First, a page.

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Remarks prepared for delivery.
Thank you, Shannon, for that kind introduction, and for the opportunity to speak to you all today.
Good morning, everyone. I’m honored to join my peers on this panel. I’ve really enjoyed hearing your insightful remarks, so thank you.
Today I’ll talk about the challenges we all face in law enforcement, from the FBI’s perspective.
We at the Bureau are very aware of the day-in, day-out dangers that your officers, our agents, and other law enforcement officers encounter.
And I’ll go into all of that in just a minute.
But first I want to invite you to go back in history to the early 1970s. Back then, our nation was in the final stages of the Vietnam War, the U.S. economy was about to hit stagnation, and the Watergate scandal was around the corner. In short, it was a tumultuous time for our country.
And it was an eventful time for the FBI. On May 12, 1972, 50 years ago next month, FBI Acting Director L. Patrick Gray announced that for the first time ever, the FBI would open the special agent position to women applicants.
That announcement ended a long era of policies that excluded women and barred them from serving as agents. By the end of that year, the FBI would welcome a total of 11 women agents.
And so began an era of firsts.
Between 1972 and 2001, we saw:
- Our first woman African American agent,
- Our first woman firearms instructor,
- Tragically, our first woman agent killed in the line of duty,
- The first women legal attachés,
- The first woman special agent in charge of a field office, and
- The first women to attain the ranks of assistant director and executive assistant director at Headquarters.
And 50 years on, we’re fortunate to have women heading field offices; leading squads working counterterrorism, cyber, counterintelligence, and major criminal investigations; serving as firearms instructors, bomb techs, and crisis negotiators; and leading FBI offices around the world, and we're so grateful for that.
They are superb agents, who just happen to be women.
Although the FBI has come a long way since that 1972 announcement, the reality is it wasn’t all that long ago. And we’re still working to remove barriers and create a balanced workforce, not just in terms of gender, but all diversity groups.
That’s what I want to start with, because our people are our biggest asset. We’re focused on recruiting and building a diverse workforce—one that reflects all the communities we serve, building the kind of teams that bring the right mix of different perspectives to the table.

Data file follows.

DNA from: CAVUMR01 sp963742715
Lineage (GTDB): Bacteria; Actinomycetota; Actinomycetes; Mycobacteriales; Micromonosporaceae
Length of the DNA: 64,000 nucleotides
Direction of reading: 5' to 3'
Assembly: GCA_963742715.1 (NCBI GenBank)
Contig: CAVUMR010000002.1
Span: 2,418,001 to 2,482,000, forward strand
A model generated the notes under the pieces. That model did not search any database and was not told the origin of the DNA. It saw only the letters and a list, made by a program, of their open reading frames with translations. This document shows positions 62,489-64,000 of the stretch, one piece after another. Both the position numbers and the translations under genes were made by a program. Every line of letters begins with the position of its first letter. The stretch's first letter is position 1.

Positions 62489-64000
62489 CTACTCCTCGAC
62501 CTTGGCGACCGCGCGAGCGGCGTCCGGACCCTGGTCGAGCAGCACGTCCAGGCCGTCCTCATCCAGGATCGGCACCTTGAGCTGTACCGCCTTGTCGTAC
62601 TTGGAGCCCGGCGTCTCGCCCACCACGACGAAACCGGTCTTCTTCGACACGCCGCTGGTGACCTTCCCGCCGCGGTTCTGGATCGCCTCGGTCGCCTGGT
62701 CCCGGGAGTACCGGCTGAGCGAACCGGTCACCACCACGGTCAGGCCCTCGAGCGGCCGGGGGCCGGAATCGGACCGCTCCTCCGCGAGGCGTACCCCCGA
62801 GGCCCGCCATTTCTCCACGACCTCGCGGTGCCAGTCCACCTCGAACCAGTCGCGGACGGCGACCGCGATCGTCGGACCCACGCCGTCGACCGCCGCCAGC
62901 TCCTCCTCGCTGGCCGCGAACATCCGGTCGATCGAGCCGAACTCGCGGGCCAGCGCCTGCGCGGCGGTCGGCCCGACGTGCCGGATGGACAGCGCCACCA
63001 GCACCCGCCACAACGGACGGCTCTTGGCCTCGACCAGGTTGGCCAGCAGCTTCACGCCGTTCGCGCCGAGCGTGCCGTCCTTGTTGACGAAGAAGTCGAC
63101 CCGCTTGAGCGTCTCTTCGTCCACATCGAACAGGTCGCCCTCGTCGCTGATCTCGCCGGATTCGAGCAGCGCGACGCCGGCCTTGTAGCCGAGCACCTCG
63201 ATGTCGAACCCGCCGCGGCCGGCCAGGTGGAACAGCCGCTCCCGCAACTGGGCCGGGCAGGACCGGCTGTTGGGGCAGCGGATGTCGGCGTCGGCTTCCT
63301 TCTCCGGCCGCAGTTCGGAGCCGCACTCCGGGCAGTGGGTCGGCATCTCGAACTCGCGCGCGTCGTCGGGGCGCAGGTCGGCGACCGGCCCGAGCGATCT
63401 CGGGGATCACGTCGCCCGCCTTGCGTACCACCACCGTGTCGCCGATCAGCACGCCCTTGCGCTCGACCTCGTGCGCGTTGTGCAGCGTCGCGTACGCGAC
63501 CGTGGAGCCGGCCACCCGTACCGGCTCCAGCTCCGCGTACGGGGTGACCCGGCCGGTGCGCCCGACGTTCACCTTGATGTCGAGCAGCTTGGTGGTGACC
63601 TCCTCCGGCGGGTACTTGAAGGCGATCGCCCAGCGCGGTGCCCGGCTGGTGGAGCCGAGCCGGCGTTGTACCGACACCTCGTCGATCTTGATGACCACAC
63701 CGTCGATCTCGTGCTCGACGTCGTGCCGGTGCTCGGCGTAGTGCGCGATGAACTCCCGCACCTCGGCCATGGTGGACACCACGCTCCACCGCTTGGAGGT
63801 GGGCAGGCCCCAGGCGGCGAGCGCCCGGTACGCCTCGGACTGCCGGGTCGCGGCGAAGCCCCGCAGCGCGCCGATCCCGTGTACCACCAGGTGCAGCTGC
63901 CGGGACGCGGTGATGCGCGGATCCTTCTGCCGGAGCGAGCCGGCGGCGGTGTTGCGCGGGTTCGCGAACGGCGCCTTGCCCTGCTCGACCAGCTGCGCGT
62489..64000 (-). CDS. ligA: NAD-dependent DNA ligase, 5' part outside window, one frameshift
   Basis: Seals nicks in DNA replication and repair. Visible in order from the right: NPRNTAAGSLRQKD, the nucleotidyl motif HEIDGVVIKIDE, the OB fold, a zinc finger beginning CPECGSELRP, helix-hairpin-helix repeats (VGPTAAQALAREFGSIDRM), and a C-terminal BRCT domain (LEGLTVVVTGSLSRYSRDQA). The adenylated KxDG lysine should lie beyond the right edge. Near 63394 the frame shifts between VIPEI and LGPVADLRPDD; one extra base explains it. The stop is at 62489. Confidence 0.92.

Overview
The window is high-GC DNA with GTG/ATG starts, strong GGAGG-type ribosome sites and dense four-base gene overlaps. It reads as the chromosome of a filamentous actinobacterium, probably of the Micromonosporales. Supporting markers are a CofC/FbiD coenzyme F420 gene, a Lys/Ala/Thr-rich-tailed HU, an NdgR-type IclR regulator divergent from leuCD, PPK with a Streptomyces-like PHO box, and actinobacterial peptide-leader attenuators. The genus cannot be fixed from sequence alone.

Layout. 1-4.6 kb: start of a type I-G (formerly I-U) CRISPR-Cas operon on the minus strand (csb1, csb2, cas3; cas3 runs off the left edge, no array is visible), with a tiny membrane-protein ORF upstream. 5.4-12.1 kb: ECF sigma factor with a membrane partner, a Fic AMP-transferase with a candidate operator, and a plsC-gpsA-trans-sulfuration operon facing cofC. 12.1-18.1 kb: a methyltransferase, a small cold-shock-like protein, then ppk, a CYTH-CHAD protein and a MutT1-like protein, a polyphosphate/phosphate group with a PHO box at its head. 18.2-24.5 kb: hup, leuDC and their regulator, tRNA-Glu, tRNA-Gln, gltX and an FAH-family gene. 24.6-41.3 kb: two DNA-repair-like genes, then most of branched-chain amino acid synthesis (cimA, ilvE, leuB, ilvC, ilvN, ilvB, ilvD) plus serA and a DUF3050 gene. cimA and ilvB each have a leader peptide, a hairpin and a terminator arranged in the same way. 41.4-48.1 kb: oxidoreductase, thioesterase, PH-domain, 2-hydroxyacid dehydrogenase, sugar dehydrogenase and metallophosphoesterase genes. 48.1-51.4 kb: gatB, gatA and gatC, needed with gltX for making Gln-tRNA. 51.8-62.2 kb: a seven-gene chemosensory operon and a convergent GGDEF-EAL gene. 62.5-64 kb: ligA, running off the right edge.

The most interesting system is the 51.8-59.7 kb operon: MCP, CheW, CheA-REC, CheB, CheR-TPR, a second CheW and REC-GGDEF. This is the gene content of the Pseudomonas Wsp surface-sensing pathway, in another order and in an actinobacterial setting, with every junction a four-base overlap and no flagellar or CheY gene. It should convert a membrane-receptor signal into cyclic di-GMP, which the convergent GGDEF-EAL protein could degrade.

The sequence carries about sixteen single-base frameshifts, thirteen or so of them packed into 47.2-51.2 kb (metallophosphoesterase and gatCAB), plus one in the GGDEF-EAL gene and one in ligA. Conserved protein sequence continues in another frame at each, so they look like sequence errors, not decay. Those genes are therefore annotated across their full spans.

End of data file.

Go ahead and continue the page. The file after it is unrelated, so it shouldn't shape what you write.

Women now make up 45% of our workforce and nearly a quarter of our senior executive positions.
And I’m pleased to report that over the past several years, our special agent applicants have been more diverse than the U.S. population as a whole.
In fact, our classes at Quantico now have more women, more underrepresented minorities, and more people of varied backgrounds and life experiences than ever before.
We’ve also increased our recruiting initiatives at Historically Black Colleges and Universities and are expanding our recruiting focus to other minority-serving institutions.
And we’ve been hard at work improving how we develop, promote, and mentor our folks once they’re onboard.
It’s not all happening overnight, but I’m confident we’re headed in the right direction. I’m proud that the FBI is taking on this important issue, but I know that we can do even better. And we will.
Not only because it’s the right thing to do, but because bringing a variety of perspectives together is key to meeting today’s increasingly complex and evolving threats.
One of those threats we’re all concerned about is the rise in violent crime. We’re seeing a disturbing violent crime surge across the country. I know you’re seeing, it too.
There’s gun violence, homicides, and aggravated assaults, and are all occurring at an appalling rate, not to mention hate crimes and the persistent threat posed by violent extremists.
Our 2020 incident-based crime data, which we released late last year, showed us some troubling numbers.
Overall violent crime, which includes not only murder-but also assault, robbery, and rape-rose by more than 5%.
Now to me, percentages can seem abstract, but the actual number is staggering: There were 65,000 additional violent crime incidents in 2020 than there were in 2019. That’s 65,000 more people victimized by violent crime than in the year before. And each one, as we all know, with families, heartbreak, and trauma.
And homicides? Those jumped nearly 30% in 2020 – the largest single-year increase recorded in 50 years.
Today’s violent crime situation is taking the lives of too many innocent people, tearing apart too many communities, and denying too many Americans their basic right to feel safe in their own homes and neighborhoods.
Now I realize I’m preaching to the choir. Because we all know that—at all levels of government—our most fundamental duty is to safeguard people’s right to live without fear of violence.
I can assure you that we at the FBI are using all of our tools and working strategically with agencies like yours to meet that duty. You undoubtedly have thoughts of your own about how we can best do that, and I’m eager to hear them. But I can tell you we’re laser-focused on the hundreds of task forces we sponsor throughout the country.